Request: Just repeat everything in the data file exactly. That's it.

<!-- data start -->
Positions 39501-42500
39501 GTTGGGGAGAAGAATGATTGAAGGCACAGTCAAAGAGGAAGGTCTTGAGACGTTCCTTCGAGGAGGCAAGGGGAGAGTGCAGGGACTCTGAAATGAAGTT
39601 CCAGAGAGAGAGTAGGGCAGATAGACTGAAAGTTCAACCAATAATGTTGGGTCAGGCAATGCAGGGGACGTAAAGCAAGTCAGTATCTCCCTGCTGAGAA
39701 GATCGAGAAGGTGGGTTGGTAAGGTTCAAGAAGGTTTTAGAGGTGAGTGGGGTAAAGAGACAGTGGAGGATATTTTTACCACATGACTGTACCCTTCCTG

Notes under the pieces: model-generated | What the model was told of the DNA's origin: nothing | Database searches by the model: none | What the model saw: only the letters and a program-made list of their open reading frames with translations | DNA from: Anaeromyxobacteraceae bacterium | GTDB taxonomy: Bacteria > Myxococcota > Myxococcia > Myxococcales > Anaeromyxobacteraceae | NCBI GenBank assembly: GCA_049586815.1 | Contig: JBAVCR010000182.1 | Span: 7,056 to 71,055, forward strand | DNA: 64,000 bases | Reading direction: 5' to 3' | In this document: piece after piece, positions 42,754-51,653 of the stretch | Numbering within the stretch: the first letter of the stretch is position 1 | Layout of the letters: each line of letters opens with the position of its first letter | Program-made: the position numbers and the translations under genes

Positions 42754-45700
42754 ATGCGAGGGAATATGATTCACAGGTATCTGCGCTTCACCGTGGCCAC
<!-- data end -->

Positions 39501-42500
39501 GTTGGGGAGAAGAATGATTGAAGGCACAGTCAAAGAGGAAGGTCTTGAGACGTTCCTTCGAGGAGGCAAGGGGAGAGTGCAGGGACTCTGAAATGAAGTT
39601 CCAGAGAGAGAGTAGGGCAGATAGACTGAAAGTTCAACCAATAATGTTGGGTCAGGCAATGCAGGGGACGTAAAGCAAGTCAGTATCTCCCTGCTGAGAA
39701 GATCGAGAAGGTGGGTTGGTAAGGTTCAAGAAGGTTTTAGAGGTGAGTGGGGTAAAGAGACAGTGGAGGATATTTTTACCACATGACTGTACCCTTCCTG

Notes under the pieces: model-generated | What the model was told of the DNA's origin: nothing | Database searches by the model: none | What the model saw: only the letters and a program-made list of their open reading frames with translations | DNA from: Anaeromyxobacteraceae bacterium | GTDB taxonomy: Bacteria > Myxococcota > Myxococcia > Myxococcales > Anaeromyxobacteraceae | NCBI GenBank assembly: GCA_049586815.1 | Contig: JBAVCR010000182.1 | Span: 7,056 to 71,055, forward strand | DNA: 64,000 bases | Reading direction: 5' to 3' | In this document: piece after piece, positions 42,754-51,653 of the stretch | Numbering within the stretch: the first letter of the stretch is position 1 | Layout of the letters: each line of letters opens with the position of its first letter | Program-made: the position numbers and the translations under genes

Positions 42754-45700
42754 ATGCGAGGGAATATGATTCACAGGTATCTGCGCTTCACCGTGGCCAC